Markham Web Content Viewer (JSR 286)


Markham Village and Town Hall

Markham Village and Town Hall

The arguments in favour of a permanent Town Hall were many: court proceedings were being conducted on the third floor of a Village store, the municipal fire equipment was stored in a shed, the “municipal office” and Council Chambers could only accommodate about 10 people. In addition, Markham Village was expected to grow rapidly.

Old Town Hall and the Franklin House HotelWilliam Hamilton Hall, the proprietor of Franklin House, contributed part of his property at the southwest corner of Main Street North and Robinson Street for the project. Construction began in 1881 with John Anthony as the architect. The Freemasons and Oddfellows offered to pay almost half the $2,500 construction cost in return for a 99-year lease and their own lodge houses in the Town Hall.

Markham’s grand Town Hall opened in January 1882 and the first Council meeting took place there on January 16. For the next 60 years it acted as the centre of activity for the Village.

In 1946, the Town Hall was sold and the building became a cinema. The auditorium floor and staircase to the top floor were removed, the basement was altered to provide a concession area, and the facade was plastered over. The Freemasons and Oddfellows continued to use the building until the early 1950s.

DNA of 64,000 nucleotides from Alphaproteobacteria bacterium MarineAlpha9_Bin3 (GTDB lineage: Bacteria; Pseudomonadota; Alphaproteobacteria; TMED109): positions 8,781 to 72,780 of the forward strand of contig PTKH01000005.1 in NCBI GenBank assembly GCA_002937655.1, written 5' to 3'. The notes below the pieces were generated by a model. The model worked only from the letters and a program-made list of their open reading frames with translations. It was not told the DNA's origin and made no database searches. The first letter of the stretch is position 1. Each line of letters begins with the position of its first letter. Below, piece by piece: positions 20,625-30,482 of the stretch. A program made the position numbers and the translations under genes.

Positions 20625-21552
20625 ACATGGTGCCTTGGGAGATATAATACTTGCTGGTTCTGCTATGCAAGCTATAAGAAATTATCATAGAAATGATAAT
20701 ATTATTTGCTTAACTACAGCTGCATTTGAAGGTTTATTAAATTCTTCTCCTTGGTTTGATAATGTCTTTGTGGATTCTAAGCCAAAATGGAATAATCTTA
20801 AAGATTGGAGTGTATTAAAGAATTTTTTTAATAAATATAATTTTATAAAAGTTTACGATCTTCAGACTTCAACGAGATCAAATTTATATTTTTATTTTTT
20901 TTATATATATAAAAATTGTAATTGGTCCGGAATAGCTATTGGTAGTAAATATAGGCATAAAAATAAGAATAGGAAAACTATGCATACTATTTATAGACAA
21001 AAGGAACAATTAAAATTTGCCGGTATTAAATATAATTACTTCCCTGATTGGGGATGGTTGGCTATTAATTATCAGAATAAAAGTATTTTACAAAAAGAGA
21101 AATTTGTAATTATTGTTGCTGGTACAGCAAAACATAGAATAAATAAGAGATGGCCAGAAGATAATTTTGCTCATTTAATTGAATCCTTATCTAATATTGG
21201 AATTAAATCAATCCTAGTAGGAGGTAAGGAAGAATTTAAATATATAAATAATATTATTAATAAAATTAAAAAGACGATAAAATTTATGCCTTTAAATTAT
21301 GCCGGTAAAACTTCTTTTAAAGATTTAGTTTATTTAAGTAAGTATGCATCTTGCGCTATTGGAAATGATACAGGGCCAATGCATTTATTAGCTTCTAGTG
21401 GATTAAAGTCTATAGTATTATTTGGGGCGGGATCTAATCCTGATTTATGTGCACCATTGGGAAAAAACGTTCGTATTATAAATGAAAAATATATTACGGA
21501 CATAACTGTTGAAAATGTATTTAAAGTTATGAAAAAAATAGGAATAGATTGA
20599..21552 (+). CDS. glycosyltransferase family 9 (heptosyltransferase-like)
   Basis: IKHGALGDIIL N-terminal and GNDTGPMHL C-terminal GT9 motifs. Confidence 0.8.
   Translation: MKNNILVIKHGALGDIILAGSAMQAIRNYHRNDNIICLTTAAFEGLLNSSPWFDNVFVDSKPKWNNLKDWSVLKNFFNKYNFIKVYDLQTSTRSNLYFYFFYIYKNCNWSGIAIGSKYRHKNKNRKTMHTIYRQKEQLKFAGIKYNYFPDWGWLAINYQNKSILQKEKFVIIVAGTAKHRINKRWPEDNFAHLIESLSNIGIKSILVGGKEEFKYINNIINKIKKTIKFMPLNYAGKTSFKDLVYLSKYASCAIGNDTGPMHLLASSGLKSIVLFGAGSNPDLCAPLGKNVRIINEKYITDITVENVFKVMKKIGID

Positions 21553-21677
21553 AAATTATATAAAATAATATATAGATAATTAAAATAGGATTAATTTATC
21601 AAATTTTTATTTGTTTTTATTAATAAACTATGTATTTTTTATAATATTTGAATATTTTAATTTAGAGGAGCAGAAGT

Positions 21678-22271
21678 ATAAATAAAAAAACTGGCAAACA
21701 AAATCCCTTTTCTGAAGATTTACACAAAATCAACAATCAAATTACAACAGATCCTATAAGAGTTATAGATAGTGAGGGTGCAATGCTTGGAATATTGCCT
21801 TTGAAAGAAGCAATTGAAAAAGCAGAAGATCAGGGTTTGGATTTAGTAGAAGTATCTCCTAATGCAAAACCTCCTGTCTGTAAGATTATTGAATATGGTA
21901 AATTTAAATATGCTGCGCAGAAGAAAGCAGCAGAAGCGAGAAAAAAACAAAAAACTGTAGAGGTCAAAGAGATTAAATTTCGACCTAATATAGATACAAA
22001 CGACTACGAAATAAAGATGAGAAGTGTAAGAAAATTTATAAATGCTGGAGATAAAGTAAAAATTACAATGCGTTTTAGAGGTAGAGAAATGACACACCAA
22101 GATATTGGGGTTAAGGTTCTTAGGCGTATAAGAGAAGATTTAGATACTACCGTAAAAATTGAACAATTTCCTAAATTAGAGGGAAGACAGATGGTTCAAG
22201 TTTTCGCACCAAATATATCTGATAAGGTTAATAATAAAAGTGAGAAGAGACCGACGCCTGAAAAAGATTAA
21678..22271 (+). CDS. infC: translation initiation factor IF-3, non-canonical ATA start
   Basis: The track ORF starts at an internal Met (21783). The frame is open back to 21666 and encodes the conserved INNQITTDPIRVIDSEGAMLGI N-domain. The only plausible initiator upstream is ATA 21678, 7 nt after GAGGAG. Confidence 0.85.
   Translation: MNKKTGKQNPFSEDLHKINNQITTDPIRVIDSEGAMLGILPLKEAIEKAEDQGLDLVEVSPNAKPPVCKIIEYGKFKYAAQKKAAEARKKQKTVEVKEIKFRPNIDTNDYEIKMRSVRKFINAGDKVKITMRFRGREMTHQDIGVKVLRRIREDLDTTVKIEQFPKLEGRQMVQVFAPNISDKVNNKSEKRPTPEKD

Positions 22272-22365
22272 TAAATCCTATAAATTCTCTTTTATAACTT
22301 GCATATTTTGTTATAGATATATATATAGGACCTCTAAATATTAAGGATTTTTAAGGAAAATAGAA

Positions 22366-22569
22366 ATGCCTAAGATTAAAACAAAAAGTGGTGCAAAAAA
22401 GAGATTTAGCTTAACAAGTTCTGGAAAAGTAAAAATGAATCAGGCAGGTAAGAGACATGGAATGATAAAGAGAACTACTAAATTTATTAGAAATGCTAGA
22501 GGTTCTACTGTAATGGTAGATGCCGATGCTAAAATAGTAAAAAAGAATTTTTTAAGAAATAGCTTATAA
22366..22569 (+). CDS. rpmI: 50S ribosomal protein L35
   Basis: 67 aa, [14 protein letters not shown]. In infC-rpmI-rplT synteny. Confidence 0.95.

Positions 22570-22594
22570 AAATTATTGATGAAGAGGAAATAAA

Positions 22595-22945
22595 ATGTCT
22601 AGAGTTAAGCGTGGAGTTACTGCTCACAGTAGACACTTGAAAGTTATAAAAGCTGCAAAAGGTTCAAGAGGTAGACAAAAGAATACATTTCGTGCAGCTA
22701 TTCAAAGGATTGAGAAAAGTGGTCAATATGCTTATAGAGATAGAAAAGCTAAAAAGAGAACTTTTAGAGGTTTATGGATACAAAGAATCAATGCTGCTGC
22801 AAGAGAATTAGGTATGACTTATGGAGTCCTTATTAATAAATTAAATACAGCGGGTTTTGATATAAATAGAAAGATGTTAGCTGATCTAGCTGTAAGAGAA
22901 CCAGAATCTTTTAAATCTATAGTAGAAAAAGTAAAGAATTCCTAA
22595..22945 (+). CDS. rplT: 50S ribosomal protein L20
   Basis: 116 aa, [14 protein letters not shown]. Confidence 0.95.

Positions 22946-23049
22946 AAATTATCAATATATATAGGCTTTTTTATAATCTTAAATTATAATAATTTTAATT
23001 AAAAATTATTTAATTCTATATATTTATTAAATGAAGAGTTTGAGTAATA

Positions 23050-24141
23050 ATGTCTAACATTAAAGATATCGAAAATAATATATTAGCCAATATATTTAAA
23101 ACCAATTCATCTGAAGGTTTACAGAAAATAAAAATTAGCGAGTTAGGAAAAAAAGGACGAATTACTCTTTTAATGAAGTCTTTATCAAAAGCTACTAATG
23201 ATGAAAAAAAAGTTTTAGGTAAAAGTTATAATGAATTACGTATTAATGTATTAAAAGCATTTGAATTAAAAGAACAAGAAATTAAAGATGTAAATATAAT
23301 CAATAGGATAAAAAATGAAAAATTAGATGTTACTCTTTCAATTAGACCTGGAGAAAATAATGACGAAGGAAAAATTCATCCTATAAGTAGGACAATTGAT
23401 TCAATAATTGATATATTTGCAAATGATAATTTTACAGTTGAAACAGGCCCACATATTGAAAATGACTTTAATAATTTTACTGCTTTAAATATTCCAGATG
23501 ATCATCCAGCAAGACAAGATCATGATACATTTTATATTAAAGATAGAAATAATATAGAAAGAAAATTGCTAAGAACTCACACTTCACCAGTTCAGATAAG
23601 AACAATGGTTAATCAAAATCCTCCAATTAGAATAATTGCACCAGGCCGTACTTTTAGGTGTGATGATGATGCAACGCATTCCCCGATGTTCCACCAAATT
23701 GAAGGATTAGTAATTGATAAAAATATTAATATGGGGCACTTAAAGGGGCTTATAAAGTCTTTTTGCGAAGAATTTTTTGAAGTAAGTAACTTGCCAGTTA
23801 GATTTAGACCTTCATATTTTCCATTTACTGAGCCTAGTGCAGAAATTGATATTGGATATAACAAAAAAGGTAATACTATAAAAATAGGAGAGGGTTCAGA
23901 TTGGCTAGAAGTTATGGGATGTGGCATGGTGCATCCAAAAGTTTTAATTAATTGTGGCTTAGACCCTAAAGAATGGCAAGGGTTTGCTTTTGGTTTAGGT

In 1971, York Township became the Region of York and the boundaries of Markham Township changed. Some sections went to the Town of Richmond Hill; others to the Town of Whitchurch-Stouffville. What remained of Markham Township became the Town of Markham. Council Chambers moved to the former Township offices in Buttonville until 1990 when the Markham Civic Centre opened. The old Town Hall was bought by the Town of Markham in 1983 and restored in the mid-80s. It is now protected under the Ontario Heritage Act.

The Old Town Hall as a movie theatre  The restored Town Hall in the 1980's